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The Burial of Attah of Igalaland

The Burial of the Atta of Igaraland

THE Igaras are an important [pagan] race living on the left bank of the Niger, their territory extending formerly from the Anambra Creek (opposite Asaba) up to the Benue. 

They have never been conquered by any of the great tribes of Northern Nigeria, but for some generations they have profited by the civilising influences of Mohammedan traders Nupes, Hausas, and Yorubas who have taught them, among other things, the use of clothes and musical instruments.
The people of Igaraland used to be on friendly terms with the people of Benin. At the death of an Atta ("Father"), or King of the Igaras, his eunuchs used to be sacrificed at the funeral, and the new Atta, having chosen six young men from among his people, used to send them over the river to Benin, where they were made eunuchs, the King of Benin keeping three, and sending three back to the Atta.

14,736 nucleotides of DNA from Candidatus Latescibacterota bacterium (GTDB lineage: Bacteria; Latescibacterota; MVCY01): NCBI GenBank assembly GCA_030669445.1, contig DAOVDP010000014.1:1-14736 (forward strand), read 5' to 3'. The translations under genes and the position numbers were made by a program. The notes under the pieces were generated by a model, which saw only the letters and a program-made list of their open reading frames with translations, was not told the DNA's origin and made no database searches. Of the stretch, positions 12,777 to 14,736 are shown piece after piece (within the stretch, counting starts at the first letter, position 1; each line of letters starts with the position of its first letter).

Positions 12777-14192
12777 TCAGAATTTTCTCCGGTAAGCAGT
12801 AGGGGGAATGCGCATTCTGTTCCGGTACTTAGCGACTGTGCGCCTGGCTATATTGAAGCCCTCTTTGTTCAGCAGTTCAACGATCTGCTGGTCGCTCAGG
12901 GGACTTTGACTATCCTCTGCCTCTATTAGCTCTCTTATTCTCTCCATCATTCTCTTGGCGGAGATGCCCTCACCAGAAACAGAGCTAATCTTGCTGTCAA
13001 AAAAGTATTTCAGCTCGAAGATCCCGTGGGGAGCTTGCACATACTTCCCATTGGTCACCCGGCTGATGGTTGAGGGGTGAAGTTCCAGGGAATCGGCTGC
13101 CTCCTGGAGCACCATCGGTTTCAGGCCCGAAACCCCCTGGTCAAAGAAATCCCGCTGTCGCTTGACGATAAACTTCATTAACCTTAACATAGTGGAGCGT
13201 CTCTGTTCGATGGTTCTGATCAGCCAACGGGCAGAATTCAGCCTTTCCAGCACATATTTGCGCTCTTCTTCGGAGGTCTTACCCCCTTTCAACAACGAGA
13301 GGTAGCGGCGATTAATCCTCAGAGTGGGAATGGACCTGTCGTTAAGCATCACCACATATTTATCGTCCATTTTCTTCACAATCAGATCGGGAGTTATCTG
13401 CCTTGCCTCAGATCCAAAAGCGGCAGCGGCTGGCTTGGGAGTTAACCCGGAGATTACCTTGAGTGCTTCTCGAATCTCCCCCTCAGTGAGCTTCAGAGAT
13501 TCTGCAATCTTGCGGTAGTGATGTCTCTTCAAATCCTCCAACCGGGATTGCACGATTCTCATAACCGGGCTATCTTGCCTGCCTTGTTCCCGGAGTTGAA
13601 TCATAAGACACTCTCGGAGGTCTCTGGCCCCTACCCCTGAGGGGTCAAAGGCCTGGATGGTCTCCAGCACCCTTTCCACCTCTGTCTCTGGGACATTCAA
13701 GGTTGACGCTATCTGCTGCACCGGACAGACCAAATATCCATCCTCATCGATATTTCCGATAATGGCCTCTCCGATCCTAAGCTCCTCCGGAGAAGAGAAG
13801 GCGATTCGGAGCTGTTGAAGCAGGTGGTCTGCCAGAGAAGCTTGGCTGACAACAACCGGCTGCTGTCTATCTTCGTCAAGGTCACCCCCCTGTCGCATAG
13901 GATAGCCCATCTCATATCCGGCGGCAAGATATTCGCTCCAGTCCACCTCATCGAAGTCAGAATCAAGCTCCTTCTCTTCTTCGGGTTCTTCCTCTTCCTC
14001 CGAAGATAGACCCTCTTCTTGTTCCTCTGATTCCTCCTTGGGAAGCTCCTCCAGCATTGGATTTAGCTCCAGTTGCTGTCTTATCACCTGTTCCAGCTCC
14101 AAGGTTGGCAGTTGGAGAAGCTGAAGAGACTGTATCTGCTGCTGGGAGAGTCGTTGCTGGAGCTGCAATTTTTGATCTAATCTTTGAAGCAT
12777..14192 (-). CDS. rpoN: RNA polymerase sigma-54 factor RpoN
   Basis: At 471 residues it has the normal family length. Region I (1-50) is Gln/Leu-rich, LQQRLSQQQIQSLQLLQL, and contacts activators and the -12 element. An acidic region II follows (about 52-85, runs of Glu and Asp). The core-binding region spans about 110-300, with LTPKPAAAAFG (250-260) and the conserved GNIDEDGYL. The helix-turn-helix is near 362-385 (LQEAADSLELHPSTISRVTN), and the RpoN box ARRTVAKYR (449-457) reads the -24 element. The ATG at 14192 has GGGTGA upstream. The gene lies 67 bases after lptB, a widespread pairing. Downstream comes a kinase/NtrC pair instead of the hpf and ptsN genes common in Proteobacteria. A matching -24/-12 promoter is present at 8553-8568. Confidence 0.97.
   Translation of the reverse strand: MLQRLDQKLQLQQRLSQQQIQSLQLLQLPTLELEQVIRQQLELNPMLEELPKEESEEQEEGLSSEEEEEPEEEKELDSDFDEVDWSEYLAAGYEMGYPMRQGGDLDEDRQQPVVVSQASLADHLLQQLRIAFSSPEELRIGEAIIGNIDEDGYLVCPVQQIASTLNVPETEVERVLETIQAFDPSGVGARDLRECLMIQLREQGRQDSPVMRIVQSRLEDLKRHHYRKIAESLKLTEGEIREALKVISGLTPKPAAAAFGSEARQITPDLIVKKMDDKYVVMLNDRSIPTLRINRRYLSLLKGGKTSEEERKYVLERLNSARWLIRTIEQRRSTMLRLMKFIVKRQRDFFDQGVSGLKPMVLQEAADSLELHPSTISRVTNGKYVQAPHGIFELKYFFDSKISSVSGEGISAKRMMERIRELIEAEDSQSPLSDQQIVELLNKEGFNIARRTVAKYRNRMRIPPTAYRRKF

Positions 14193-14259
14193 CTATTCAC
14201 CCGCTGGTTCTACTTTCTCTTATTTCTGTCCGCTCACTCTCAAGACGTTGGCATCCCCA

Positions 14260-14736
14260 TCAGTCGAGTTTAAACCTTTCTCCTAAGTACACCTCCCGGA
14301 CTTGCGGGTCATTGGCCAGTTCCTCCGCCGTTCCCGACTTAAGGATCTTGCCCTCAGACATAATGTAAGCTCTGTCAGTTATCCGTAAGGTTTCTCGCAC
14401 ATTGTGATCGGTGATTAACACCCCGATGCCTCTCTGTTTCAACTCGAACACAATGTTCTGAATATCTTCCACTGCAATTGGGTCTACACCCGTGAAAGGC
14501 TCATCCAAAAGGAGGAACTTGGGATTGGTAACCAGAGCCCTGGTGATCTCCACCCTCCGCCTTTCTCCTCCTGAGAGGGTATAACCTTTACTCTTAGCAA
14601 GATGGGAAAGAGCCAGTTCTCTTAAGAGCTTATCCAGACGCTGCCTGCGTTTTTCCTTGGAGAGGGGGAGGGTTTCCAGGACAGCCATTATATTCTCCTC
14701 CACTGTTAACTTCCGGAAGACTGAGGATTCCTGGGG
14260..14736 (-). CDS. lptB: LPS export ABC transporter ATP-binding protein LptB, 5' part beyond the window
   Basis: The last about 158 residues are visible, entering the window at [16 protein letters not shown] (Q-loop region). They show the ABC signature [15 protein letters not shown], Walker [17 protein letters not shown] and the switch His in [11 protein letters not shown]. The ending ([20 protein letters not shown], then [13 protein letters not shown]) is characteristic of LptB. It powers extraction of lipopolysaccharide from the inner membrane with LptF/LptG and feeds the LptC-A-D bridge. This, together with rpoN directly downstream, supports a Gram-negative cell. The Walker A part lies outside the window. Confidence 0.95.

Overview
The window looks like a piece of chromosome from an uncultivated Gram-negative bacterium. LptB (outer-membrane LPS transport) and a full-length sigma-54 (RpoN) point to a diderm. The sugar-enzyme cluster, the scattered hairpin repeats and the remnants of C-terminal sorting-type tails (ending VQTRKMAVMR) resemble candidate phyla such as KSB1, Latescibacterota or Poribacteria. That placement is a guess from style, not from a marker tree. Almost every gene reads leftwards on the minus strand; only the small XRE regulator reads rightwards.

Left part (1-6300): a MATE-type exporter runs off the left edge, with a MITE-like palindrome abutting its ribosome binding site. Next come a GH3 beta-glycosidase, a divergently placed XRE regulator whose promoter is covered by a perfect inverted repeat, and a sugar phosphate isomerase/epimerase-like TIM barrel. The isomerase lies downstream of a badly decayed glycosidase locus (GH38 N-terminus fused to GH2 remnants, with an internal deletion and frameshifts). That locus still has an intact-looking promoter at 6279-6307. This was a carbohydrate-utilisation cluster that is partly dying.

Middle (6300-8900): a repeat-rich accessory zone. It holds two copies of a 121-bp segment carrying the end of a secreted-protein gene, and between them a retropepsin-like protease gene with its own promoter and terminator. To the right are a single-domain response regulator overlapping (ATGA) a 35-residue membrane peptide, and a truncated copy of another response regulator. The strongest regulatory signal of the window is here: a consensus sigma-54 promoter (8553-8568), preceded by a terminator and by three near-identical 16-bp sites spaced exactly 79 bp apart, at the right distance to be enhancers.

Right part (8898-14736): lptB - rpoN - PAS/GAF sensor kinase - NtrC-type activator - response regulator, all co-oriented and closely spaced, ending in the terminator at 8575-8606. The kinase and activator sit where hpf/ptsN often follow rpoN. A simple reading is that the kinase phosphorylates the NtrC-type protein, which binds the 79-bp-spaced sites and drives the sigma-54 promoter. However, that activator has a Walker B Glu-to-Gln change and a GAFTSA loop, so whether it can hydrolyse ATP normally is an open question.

The Atta is but seldom allowed to go outside his compound, and a native law forbids the shedding of his blood. One Atta was murdered by suffocation, a bag of pepper being forced over his head. The present royal family are "strangers," but they have held the throne for many generations. 

The older race is represented by the Asadu, a hereditary title signifying Prime Minister. The Asadu calls himself " the Atta's Wife," and is a great land-owner, having as much power as, if not more than, the Atta himself. Long ago, the older race voluntarily made over the throne to these " strangers." 

The first Atta was a woman named Ebblejjono, but her rule was so unsatisfactory that the Salic law was instituted, and still prevails.

* photo from Crisis - National Association for the Advancement of Colored People 1922

Charles Partridge, Political Officer in Southern Nigeria
Blackwood's magazine

September 1904

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